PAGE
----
How irradiation affects the color properties of products containing glass
Glass is particularly susceptible to radiation-induced coloration/discoloration due to its amorphous, non-crystalline structure. The nature of the optical changes vary, but usually consist of coloration in the visible light region and the formation of absorption bands in the infrared and/or ultraviolet regions. The optical density is almost always increased. It is well documented, for example, that high doses of gamma radiation turn glass various shades ranging from deep brown to pale amber. Clear glass discolors when exposed to gamma irradiation, such as from a Cobalt-60 source. Ordinary flint, borosilicate, and lead glass undergo a color change from clear to light amber, brownish to black, depending on the amount of energy absorbed. Milk glass, when exposed to gamma irradiation, yields a grayish color, depending on energy absorbed and any swirling effect is highlighted, probably due to concentrations of color in the glass that have not mixed uniformly.
The actual mechanism of the formation of “color centers” has been described. The final color created is dependent on the chemical composition of the glass and can be altered by selection of additives (e.g., cerium ions can reduce browning, manganese ions induce an amethyst color). Final color is a combination of original glass color and the effects of color center formations.
Color from irradiation is considered metastable and heat, for example, is known to reverse the effect. Depending on the type of color centers formed and the hardness of the glass, varying amounts of heat or energy penetration are required to reverse color. Glass with a low diffusion rate (high softening point) is more stable. Combining all of these factors gives a very unique decorative coloration to a glass item.
Very striking color contrasts can evolve, depending upon the color of the paints utilized on an item, the chemical composition, and impurities in the glass. At low doses, the color intensity increases linearly but eventually saturates at high doses.
The final product is not radioactive or contaminated in any sense.
The general physical properties of colored glass include:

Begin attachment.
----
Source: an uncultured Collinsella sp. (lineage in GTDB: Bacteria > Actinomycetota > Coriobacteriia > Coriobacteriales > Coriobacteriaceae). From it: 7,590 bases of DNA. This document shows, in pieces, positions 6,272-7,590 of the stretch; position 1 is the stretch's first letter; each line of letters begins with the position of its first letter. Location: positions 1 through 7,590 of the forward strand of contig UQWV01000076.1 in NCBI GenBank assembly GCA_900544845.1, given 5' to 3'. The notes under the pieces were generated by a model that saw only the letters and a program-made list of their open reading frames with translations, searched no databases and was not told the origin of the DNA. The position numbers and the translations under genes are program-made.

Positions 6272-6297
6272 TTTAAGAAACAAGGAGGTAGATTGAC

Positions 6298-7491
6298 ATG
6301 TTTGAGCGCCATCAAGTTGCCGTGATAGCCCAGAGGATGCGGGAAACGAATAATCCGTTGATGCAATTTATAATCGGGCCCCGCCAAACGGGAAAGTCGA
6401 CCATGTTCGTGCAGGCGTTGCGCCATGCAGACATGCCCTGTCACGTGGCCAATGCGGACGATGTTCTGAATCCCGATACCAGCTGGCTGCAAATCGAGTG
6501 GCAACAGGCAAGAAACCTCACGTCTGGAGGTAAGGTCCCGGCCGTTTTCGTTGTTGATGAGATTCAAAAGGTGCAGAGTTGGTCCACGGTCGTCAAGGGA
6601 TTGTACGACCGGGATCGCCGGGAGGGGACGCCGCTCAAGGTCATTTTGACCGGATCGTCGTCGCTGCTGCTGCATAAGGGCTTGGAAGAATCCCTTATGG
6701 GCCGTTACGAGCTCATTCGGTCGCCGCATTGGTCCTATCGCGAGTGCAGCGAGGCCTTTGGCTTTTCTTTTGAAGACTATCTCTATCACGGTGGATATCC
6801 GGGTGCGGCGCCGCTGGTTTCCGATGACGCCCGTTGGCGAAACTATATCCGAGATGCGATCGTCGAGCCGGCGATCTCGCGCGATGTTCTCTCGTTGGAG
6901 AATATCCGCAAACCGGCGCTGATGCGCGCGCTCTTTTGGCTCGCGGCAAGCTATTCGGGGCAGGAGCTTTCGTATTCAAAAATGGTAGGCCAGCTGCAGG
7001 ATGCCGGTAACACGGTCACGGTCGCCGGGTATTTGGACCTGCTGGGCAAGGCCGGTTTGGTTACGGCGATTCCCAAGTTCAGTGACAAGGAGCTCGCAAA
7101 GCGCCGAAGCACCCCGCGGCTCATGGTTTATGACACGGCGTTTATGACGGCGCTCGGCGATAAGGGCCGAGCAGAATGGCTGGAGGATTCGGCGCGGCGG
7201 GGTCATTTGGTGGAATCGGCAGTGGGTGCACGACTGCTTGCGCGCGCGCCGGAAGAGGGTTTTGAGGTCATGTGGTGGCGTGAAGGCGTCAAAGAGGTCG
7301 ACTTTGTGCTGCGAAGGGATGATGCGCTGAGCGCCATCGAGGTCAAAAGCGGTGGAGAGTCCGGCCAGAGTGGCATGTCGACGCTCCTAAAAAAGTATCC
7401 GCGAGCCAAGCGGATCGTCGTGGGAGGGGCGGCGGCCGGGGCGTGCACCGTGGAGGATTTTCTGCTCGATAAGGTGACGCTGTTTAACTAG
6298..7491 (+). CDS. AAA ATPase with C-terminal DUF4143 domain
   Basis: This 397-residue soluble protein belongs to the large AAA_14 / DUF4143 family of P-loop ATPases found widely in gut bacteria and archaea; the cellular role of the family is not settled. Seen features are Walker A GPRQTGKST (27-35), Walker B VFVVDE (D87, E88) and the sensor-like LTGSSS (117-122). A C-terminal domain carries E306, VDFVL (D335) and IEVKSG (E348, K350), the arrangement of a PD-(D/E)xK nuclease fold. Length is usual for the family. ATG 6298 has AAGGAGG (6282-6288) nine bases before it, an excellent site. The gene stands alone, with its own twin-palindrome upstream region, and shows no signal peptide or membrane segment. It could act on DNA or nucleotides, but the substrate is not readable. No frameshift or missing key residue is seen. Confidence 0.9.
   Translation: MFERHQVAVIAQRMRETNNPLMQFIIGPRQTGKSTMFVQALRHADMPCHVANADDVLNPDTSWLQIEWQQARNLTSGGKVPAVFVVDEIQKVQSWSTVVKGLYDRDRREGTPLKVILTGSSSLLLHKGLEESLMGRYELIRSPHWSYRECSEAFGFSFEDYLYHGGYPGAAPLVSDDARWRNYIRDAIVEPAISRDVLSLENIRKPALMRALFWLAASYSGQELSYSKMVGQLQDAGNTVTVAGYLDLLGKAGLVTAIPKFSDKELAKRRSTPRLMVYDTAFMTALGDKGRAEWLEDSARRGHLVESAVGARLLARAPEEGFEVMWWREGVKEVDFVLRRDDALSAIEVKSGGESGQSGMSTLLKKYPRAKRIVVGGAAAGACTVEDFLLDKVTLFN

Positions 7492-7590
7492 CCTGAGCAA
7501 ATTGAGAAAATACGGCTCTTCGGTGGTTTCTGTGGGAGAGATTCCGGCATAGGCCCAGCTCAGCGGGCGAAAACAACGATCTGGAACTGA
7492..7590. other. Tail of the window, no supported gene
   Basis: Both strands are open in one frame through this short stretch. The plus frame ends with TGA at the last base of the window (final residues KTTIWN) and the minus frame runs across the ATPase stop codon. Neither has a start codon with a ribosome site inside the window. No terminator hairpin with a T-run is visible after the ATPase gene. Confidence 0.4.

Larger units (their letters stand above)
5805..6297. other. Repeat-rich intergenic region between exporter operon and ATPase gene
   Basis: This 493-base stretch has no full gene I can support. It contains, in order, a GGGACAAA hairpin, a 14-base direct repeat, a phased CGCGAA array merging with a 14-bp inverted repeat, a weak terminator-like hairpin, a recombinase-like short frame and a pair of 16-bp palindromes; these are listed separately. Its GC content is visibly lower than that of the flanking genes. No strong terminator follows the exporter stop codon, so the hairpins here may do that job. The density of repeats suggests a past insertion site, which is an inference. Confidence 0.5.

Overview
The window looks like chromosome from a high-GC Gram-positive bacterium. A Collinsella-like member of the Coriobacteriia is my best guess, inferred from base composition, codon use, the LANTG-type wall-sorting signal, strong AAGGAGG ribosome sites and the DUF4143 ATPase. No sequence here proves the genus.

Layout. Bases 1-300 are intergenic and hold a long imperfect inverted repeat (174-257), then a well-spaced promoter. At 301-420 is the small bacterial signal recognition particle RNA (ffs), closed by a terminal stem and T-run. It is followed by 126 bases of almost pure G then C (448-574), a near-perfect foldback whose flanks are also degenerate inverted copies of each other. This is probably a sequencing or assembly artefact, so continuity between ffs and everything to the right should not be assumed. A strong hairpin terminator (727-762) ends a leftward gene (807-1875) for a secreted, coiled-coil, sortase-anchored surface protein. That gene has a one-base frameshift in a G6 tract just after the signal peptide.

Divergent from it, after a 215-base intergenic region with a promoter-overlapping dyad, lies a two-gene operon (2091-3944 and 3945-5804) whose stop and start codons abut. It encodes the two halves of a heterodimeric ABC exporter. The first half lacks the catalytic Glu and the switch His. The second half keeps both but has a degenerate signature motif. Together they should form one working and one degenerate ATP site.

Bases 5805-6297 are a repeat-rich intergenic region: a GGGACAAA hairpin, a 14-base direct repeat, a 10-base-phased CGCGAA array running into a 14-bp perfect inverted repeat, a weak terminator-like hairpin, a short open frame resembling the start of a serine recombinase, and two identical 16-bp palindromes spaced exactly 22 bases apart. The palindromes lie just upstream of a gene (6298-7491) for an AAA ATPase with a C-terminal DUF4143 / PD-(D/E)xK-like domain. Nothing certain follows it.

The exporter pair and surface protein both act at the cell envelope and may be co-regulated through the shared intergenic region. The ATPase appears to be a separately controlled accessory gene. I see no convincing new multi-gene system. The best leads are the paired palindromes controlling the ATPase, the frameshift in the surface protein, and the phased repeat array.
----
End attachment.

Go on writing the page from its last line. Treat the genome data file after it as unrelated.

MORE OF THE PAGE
There is a slight loss of color during the first several days after processing, and thereafter the rate of fade is slight. The process can actually be reversed, causing the glass to become clear, by placing the unit in an oven at approximately 300°F for a couple of hours. Hence, for applications where the product is exposed to high heat or low heat on a routine basis (e.g., dishwashers), this may not be ideal.
There is a small amount of ultraviolet absorption characteristic which changes as the glass is further discolored.
Other than the color change, the normal physical properties of glass are not affected.
The advantages of irradiation for decorative glass coloration include:
- Processing is done in shipping carton. There is no need to unpack or handle individual pieces.
- The process is simple, clean, and completely safe to the end product and to the consumer.
- Although economics would tend to favor large volumes, smaller volumes can also be economically attractive. The irradiation process is not dependent on processing large runs.
- There is no waste product or breakage associated with the process.
Glass coloration on irradiation is a known occurrence. The effect is not harmful to the physical properties of the glass and may be used constructively for decorative purposes.
- Prasil, Z and T. Marlind, “Two Colors Out of One” Glass Decoloration #125, beta-gamma 2-3/91
- Prasil, Z. and T. Marlind, “Radiation Coloration of Glass-State of the Art, Glass Decoloration #249, beta-gamma 2-3/91
- Dietz, George R., “Radiation Coloring of Glass” Presentation to Society of Glass Decorators, Annual Meeting October 11-13, 1976, Pittsburgh, PA
- Prasil, Z., E. Schweiner and M. Pesek, “Radiation Modification of Physical Properties of Inorganic Solids”, Radiation Physics and Chemistry, Vol. 35, Nos. 4-6, pp.509-513, 1990